bury_5 February 2016
### From Haskell to Python: how to do currying?

I recently started coding in Python and I was wandering if it's possible to return a function that *specializes* another function.

For example, in Haskell you can create a function that adds 5 to any given number like this:

```
sumFive = (+5)
```

Is it somehow possible in Python?

Garrett R February 2016

Yup. Python supports lambda expressions:

```
sumFive = lambda x: x + 5
for i in range(5):
print sumFive(i),
#OUTPUT 5,6,7,8,9
```

rakesh a February 2016

For the most generic Haskell style *currying*, look at `partial`

from the `functools`

module.

John Coleman February 2016

Python functions can return functions, allowing you to create higher-order functions. For example, here is a higher-order function which can specialize a function of two variables:

```
def specialize(f,a,i):
def g(x):
if i == 0:
return f(a,x)
else:
return f(x,a)
return g
```

Used like this:

```
>>> def subtract(x,y): return x - y
>>> f = specialize(subtract,5,0)
>>> g = specialize(subtract,5,1)
>>> f(7)
-2
>>> g(7)
2
```

But -- there is really no need to reinvent the wheel, the module functools has a number of useful higher-order functions that any Haskell programmer would find useful, including `partial`

for partial function application, which is what you are asking about.

Michal Frystacky February 2016

As it was pointed out, python does have lambda functions, so the following does solve the problem:

```
# Haskell: sumFive = (+5)
sumFive = lambda x : x + 5
```

I think this is more useful with the fact that python has first class functions (1,2)

```
def summation(n, term):
total, k = 0, 1
while k <= n:
total, k = total + term(k), k + 1
return total
def identity(x):
return x
def sum_naturals(n):
return summation(n, identity)
sum_naturals(10) # Returns 55
# Now for something a bit more complex
def pi_term(x):
return 8 / ((4*x-3) * (4*x-1))
def pi_sum(n):
return summation(n, pi_term)
pi_sum(1e6) # returns: 3.141592153589902
```

You can find more on functional programming and python here

obadz February 2016

I think the other answers are misunderstanding the question. I believe the OP is asking about partial application of a function, in his example the function is `(+)`

.

If the goal isn't partial application, the solution is as simple as:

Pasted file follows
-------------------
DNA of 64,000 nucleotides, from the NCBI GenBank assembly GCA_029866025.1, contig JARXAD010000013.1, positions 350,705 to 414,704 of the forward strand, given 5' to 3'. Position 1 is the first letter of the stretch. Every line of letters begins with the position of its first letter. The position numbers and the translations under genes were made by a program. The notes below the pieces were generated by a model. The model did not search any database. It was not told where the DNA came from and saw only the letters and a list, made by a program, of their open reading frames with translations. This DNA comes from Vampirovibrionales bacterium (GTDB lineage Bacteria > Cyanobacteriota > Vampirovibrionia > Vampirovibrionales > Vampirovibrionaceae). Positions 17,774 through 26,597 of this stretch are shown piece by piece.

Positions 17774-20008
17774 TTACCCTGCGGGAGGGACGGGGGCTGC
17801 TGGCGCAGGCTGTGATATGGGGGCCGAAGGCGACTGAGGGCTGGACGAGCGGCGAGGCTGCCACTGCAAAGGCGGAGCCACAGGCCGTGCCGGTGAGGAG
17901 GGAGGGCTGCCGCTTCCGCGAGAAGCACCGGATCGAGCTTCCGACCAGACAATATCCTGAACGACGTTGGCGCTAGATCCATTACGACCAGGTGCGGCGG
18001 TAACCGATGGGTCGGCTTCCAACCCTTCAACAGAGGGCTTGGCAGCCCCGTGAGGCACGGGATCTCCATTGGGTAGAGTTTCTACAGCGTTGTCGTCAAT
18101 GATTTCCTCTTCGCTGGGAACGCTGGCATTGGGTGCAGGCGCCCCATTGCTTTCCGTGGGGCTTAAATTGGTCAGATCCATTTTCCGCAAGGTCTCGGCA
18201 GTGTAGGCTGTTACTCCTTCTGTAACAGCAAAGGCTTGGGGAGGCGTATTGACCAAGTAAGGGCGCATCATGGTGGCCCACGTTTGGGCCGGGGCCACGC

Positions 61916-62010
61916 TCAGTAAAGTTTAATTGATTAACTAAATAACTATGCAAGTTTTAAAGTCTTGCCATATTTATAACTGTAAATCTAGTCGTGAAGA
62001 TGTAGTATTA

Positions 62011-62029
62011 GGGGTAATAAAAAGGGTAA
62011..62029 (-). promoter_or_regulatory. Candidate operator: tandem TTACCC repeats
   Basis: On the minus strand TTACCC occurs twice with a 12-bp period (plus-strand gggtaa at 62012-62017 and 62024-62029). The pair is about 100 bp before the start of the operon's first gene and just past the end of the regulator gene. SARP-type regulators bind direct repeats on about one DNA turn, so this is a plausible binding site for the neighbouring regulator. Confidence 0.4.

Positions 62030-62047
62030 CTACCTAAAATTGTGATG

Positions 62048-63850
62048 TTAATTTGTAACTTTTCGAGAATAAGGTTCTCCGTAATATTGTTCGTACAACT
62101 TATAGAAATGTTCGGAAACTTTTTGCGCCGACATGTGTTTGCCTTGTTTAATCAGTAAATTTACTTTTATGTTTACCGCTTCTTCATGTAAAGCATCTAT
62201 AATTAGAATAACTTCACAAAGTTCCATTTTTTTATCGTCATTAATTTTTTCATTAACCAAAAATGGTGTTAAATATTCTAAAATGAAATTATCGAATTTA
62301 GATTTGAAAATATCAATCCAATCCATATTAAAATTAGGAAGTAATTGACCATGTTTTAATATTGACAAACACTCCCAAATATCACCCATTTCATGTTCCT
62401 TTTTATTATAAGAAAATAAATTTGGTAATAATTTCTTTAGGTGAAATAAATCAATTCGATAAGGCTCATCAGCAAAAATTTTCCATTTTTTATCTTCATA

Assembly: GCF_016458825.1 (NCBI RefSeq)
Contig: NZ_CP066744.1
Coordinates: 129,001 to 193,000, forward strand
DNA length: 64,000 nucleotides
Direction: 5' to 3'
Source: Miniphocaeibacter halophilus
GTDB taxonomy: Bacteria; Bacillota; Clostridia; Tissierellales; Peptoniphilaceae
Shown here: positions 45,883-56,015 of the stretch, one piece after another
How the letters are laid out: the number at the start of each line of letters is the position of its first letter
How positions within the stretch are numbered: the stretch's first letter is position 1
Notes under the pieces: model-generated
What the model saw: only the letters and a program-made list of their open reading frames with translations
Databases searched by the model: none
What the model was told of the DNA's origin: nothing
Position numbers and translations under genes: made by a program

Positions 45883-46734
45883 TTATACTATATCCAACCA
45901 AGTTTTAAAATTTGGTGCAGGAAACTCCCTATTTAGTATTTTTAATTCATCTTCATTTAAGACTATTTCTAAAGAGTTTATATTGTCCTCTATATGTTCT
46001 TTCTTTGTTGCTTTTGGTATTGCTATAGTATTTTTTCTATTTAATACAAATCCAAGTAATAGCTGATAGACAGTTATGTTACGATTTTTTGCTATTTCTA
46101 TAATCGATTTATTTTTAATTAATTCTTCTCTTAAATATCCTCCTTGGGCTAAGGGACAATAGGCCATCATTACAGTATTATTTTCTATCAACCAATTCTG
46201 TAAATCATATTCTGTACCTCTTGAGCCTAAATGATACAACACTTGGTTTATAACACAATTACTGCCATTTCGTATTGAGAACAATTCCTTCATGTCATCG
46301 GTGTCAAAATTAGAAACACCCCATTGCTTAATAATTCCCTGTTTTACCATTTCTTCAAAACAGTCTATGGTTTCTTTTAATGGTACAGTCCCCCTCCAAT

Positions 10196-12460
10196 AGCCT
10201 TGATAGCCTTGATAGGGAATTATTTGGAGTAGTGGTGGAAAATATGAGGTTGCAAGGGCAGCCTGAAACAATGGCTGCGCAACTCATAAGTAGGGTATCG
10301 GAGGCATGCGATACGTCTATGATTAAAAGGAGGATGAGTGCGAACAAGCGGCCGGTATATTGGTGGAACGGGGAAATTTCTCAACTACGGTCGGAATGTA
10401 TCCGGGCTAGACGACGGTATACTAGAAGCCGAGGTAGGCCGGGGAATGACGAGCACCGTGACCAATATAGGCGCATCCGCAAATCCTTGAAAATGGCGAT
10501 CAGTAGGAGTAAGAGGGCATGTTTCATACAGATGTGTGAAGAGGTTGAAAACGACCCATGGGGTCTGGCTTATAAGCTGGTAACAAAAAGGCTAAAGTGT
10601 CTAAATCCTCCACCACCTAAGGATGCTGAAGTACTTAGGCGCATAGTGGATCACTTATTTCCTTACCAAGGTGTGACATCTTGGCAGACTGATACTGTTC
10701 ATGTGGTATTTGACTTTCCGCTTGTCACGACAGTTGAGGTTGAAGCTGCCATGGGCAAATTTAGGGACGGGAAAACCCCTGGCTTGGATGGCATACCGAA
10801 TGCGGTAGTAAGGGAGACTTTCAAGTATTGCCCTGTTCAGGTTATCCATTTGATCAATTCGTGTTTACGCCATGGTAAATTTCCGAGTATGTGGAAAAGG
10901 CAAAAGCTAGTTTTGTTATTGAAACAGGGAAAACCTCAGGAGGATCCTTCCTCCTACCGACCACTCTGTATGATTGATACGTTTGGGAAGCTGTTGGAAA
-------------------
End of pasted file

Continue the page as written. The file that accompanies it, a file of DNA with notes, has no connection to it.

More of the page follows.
```
def sumFive(x): return x + 5
```

For partial application in Python, we can use this function: https://docs.python.org/2/library/functools.html#functools.partial

```
def partial(func, *args, **keywords):
def newfunc(*fargs, **fkeywords):
newkeywords = keywords.copy()
newkeywords.update(fkeywords)
return func(*(args + fargs), **newkeywords)
newfunc.func = func
newfunc.args = args
newfunc.keywords = keywords
return newfunc
```

Then, we must turn the `+`

operator into a function (I don't believe there's a lightweight syntax to do so like in Haskell):

```
def plus(x, y): return x + y
```

Finally:

```
sumFive = partial(plus, 5)
```

Not nearly as nice as in Haskell, but it works:

```
>>> sumFive(7)
12
```

ajcr February 2016

Python's design does not naturally support the evaluation of a multi-variable function into a sequence of single-variable functions (*currying*). As other answers point out, the related (but distinct) concept of *partial application* is more straightforward to do using `partial`

from the functools module.

However, the PyMonad library supplies you with the tools to make currying possible in Python, providing a "collection of classes for programming with functors, applicative functors and monads."

Use the `curry`

decorator to decorate a function that accepts any number of arguments:

```
from pymonad import curry
@curry
def add(x, y):
return x + y
```

It is then very easy to curry `add`

. The syntax is not too dissimilar to Haskell's:

```
>>> add5 = add(5)
>>> add5(12)
17
```

Note that here the `add`

and `add5`

functions are instances of PyMonad's `Reader`

monad class, not a normal Python function object:

```
>>> add
<pymonad.Reader.Reader at 0x7f7024ccf908>
```

This allows, for example, the possibility of using simpler syntax to compose functions (easy to do in Haskell, normally much less so in Python).

Finally, it's worth noting that the infix operator `+`

is not a Python function: `+`

calls into the left-hand operand's `__add__`

method, or the right-hand operand's `__radd__`

method and returns the result. You'll need to decorate these class methods for the objects you're working with if you want to curry using `+`

(discl

Asked in February 2016

Viewed 1,450 times

Voted 14

Answered 6 times

Viewed 1,450 times

Voted 14

Answered 6 times